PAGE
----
A damaged car is seen in Bab Amro, in the city of Homs
Syrian troops attacked rebel strongholds in Deraa on Thursday where the uprising against President Bashar al-Assad erupted nearly a year ago, and the U.N. chief said crimes against humanity may have been committed in Syria.
The assault on Deraa followed a push against rebels in the cities of Hama and Homs, which has faced nearly two weeks of bombardment from Assad's forces, in an apparent drive to crush the 11-month-old uprising against his rule, reports Reuters.
Assad has intensified a crackdown on protesters and insurgents, while also setting a February 26 referendum on a draft constitution that would end the Baath Party's monopoly on power, to be followed by a multi-party parliamentary election.
Syria's opposition and Western powers dismissed the promised reforms and U.N. Secretary General Ban Ki-moon, speaking before a non-binding vote at the United Nations on a draft resolution aimed at increasing pressure on Assad, said potential crimes against humanity were being carried out in Syria.
"We see neighbourhoods shelled indiscriminately, hospitals used as torture centres, children as young as 10 years old jailed and abused. We see almost certain crimes against humanity," he told reporters in Austria.
China, which along with Russia blocked a draft resolution at the U.N. Security Council backing an Arab call for Assad to step aside, said it was sending a senior envoy to Syria.
"(China) does not approve of the use of force to interfere in Syria or the forceful pushing of a so-called regime change," Vice Foreign Minister, Zhai Jun said.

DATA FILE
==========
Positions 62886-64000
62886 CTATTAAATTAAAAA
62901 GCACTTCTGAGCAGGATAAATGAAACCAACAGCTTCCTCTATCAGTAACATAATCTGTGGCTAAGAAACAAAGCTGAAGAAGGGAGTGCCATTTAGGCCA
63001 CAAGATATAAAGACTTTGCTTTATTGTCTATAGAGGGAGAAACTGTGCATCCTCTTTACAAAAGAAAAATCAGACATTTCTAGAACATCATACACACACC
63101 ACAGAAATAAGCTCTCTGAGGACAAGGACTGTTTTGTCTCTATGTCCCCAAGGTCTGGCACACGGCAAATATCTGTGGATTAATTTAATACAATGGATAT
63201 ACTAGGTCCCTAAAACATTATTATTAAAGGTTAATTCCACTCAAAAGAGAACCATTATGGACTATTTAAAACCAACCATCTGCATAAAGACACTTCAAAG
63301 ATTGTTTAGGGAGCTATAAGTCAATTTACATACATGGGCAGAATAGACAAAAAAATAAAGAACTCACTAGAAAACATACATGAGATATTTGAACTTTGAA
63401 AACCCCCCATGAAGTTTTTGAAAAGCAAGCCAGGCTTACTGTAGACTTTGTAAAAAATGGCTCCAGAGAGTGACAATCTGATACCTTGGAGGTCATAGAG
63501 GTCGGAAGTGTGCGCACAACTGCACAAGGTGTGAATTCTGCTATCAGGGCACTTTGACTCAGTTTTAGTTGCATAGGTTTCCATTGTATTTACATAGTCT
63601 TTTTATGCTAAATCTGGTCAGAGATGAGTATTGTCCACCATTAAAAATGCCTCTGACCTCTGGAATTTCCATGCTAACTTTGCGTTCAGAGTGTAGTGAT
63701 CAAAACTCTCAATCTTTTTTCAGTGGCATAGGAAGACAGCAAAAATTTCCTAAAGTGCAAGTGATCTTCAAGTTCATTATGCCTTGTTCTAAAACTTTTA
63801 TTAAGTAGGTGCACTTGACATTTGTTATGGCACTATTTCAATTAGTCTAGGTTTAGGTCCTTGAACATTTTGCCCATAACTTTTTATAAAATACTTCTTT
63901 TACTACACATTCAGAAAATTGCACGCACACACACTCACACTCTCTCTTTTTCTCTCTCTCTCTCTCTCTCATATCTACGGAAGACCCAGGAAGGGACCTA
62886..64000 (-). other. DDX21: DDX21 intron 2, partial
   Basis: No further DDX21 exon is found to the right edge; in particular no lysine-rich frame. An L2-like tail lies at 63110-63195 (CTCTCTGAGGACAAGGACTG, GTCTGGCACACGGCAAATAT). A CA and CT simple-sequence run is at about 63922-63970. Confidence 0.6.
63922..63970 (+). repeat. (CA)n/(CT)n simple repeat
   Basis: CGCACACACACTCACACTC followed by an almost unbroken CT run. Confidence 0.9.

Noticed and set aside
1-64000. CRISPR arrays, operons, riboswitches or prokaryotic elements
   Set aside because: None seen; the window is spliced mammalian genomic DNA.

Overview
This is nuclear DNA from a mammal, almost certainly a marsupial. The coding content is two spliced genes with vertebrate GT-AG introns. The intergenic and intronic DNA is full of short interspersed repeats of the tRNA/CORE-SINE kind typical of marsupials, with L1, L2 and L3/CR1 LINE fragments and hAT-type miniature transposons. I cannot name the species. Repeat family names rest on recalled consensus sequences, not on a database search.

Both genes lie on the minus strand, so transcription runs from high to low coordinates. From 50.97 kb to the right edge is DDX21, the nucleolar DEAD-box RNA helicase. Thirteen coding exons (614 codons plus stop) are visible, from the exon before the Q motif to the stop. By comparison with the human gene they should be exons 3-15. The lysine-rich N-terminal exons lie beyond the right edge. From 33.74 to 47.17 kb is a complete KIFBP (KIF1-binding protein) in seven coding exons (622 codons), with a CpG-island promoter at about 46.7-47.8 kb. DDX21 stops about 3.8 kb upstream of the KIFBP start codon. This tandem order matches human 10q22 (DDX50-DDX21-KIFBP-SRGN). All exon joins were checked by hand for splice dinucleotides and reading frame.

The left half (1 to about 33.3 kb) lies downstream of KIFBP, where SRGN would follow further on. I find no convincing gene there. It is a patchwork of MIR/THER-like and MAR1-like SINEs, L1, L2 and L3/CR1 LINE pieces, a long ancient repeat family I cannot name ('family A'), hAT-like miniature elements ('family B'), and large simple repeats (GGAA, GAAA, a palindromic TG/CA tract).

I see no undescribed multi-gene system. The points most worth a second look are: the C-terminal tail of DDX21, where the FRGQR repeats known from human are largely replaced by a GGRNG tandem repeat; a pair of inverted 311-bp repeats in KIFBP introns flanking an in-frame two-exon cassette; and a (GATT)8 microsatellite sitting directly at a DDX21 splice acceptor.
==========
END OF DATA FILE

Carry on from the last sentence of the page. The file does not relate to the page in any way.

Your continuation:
Zhai, who will travel to Syria on Friday and Saturday, said China believed that "sanctions or the threat of sanctions are not conducive to the appropriate resolution of this issue."
An authoritative Chinese newspaper, apparently responding to criticism of the Chinese and Russian vetoes, said on Thursday that meddling in Syria by foreign powers risked stirring up a hornets' nest of bloodshed and instability in the region.
The commentary in the People's Daily, the mouthpiece of the ruling Communist Party, carried an author's pen name that is often used to state Beijing's foreign policy stance.
World powers must handle Syria and tensions elsewhere in the Middle East with a sense of realism, the paper said, adding that the spread of conflict would be a "catastrophe" in a crucial phase of global economic recovery.
"The Middle East is the world's most important fuel depot. If gripped by chaos, oil prices would skyrocket, shocking the stock market, financial systems and economies," the paper said.
After bombarding Homs for nearly two weeks, the military has begun a new offensive in Hama, a city with a bloody history of resistance to Assad's late father Hafez al-Assad. Activists said at least 14 people were killed in bombardment of the nearby town of Kfar Nubouzeh on Thursday.
The state news agency said security forces "chased and fought an armed terrorist group in the Hamidiya neighbourhood of Hama that has been terrifying citizens" and arrested some of its members, who had assault rifles and rocket-propelled grenades.
In Deraa, a city on the Jordanian border, the sound of explosions and machinegun fire echoed through districts under attack by government troops, residents said.
There was no immediate comment from Syrian authorities, who tightly restrict media access to the country.